I found a new(ish) middle-grade novel on my Kindle I’d been meaning to read with the kids. It’s a review copy of The Secret Horses of Briar Hill by Megan Shepherd, sent to me by the publisher via Netgalley. I usually pre-read new books before diving into them as readalouds, but I liked the description and first chapters of this one quite a lot, and I decided to just dive in. So that’s our next novel, and we’ll save The Firelings for later.
Secret Horses takes place an English hospital during the second world war, a hospital for sick children—tuberculosis, it sounds like so far. The young narrator, Emmaline, sees winged horses in the mirrors and windows of the hospital. In reflections, the horses are vivid and present, nuzzling cups of tea on bedside tables. But when you look behind you at the real room, there’s no horse there, winged or otherwise. So far (chapter two) only Emmaline can see them. Highly promising, methinks, and Rilla agrees. Huck is worried about the dying Anna, the oldest of the Briar Hill children, “but I’m okay with going a bit farther to see what happens,” he says.
Here’s a list of our middle-grade readalouds from 2016.
Understood Betsy by Dorothy Canfield Fisher
Mrs. Piggle-Wiggle by Betty MacDonald
A Lion to Guard Us by Clyde Robert Bulla
The Family Under the Bridge by Natalie Savage Carlson
Harriet the Spy by Louise Fitzhugh
From the Mixed-Up Files of Mrs. Basil E. Frankweiler by E.L. Konigsburg
Ace: The Very Important Pig by Dick King-Smith
And these audiobooks:
I feel like I’m missing something! But those are the ones I have written down.
All of these books went over well with Huck (age seven) and Rilla (who turned ten in April). I think Harriet the Spy was the only one that didn’t really grab Huck. He wasn’t sure about Understood Betsy, heading in, but by chapter three he was hooked. And when we came to the end, he asked in a quivery voice, “There are more Betsy books, right?” I had to tell him that no, not about this particular Betsy. But we do have some wonderful Betsy books waiting in the wings…
I think Mixed-Up Files and Understood Betsy were their favorites. And Frindle was a marvelous listen, probably my favorite of the bunch—although I would happily listen to Stockard Channing read the phone book, and her Ramona was quite satisfying. Rilla and I got about halfway through Ramona the Pest before our Overdrive checkout period ended and it disappeared from our queue. We’re back on the waiting list now.
A Lion to Guard Us was the perfect companion to our colonial America studies. It’s a short novel and had the kids pretty well entranced, although there were parts that distressed my sensitive Huck: the mother’s death, early on, and then the sad disappearance of the kindly doctor at sea. He’s okay with hearing about death in a story as long as there is plenty of space for discussing it as we go, and a cozy spot next to me under a blanket.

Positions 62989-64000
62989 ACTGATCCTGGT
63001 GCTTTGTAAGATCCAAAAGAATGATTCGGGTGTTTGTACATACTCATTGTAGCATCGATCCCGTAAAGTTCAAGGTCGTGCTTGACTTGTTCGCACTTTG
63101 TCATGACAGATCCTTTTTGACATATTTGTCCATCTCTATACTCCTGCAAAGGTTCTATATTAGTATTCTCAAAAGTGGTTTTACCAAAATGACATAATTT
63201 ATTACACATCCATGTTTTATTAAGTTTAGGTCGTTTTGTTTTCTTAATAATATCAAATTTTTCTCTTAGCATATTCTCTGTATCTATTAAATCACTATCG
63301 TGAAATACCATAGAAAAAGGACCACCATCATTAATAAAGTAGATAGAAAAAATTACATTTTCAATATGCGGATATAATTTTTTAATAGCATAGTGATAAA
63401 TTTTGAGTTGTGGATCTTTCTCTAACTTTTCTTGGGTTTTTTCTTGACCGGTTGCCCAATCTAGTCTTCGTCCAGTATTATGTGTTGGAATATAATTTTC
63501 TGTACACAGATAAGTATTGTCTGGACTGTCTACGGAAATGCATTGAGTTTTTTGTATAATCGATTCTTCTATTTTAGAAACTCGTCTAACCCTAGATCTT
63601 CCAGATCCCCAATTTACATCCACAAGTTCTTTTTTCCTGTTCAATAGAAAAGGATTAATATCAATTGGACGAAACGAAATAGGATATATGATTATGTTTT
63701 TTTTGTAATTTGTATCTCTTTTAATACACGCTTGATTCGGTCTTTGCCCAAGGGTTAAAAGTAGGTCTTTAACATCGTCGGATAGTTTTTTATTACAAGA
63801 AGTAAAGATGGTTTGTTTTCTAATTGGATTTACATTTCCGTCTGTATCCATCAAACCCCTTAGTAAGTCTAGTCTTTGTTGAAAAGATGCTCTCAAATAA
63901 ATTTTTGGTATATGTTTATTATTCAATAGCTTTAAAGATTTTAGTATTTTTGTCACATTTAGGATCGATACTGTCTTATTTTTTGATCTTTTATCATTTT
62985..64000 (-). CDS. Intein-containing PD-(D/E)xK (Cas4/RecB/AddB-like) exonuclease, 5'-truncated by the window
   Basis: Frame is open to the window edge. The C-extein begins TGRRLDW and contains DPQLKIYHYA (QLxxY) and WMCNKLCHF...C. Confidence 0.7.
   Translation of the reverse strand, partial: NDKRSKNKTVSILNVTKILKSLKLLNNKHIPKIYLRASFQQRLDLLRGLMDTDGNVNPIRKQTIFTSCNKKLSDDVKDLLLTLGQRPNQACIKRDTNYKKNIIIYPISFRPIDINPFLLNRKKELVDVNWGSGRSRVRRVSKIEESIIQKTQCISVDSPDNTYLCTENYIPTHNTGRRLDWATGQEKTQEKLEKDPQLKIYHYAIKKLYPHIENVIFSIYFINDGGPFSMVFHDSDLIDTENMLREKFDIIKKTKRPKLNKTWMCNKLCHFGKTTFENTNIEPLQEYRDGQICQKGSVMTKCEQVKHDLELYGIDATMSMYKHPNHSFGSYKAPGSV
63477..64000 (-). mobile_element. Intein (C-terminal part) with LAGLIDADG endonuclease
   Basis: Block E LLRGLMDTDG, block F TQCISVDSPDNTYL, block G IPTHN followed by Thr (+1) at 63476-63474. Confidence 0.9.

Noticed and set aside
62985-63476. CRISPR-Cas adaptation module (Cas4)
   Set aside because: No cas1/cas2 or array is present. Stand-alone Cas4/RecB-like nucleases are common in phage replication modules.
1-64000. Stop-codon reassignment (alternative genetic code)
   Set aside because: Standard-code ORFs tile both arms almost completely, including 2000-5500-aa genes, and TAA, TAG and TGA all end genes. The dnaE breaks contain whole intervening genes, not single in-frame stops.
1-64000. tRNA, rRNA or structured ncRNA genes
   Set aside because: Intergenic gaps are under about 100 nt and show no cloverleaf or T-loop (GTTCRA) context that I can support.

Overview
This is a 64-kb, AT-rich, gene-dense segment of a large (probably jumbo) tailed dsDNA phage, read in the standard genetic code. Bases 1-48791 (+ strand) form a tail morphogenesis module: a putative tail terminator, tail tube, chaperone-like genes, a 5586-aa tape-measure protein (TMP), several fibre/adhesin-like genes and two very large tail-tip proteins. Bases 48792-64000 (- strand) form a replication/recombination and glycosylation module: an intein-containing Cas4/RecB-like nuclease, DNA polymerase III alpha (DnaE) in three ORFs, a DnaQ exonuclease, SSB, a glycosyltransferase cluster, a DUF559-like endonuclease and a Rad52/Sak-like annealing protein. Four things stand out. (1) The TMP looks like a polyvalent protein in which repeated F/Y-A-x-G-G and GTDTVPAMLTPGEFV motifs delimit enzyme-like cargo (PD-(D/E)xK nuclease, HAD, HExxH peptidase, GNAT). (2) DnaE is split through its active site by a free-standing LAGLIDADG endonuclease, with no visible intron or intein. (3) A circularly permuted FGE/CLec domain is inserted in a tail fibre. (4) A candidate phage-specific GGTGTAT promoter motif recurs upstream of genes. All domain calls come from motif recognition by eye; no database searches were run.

All in all, a pretty good year for readalouds. Of course this is only one piece of the literary picture. There were also poems and picture books, history and fairy tales. Basically, I read to them all morning and then send them out to play while I work.
Scott handles the bedtime stories and I need to get a list from him, because I can’t remember what he read this year.
Wonderboy (too old now for his baby blog name, but what do I call him here?) got into the Boxcar Children books this year, and Dan Gutman’s Weird School series was heartily enjoyed by both my boys. They all read lots of comics—Calvin, Foxtrot, Peanuts—and too many graphic novels to list. And I’ve utterly given up at keeping track of what my older girls are reading. Too. Many. Books.
Beanie and I read a lot of good stuff for her literature class, which I teach to her and three other girls. In 2016 we did Jane Eyre, Pygmalion, The Tempest, Beowulf, Canterbury Tales, Sir Gawain, the first book of the Faerie Queen, and…what am I forgetting? We start Lear next week. She also has a taste for nature-and-science-related nonfiction, and I’ve pulled a lot of selections off this old Jane list for her.
Highlights from my own reading year. So hard to confine to a small space! If I leave Cybils candidates for later, to narrow the field a bit, then the standouts are Passage and Lincoln’s Dreams by Connie Willis—Passage in particular was wrenchingly good, and I find myself thinking about it all the time. I’d like to revisit it soon. I reread Julie Schumacher’s comical Dear Committee Members on a plane this summer because I so enjoyed the voice of the beleaguered English professor’s many lively epistles. And rereading Jane Eyre in preparation for teaching it burned that novel more deeply into my heart than ever. (Burned, get it? Motifs of fire and ice?)
I also had the fun this year of previewing a chunk of an upcoming Cassandra novel by Stephanie Spinner. She left me hanging and I’m itching to read more! (Hint…)
A new Connie Willis, Crosstalk, landed in my Netgalley queue just before the Cybils took over my Kindle. It’s got a high-priority spot on my 2017 list.
It’s Cybils Time Again!
The Month That Ate My Brain
“There’s a fundamental belief that the human heart hasn’t changed that much…”
Saturday Library Post
If books are frigates, I’ve got an armada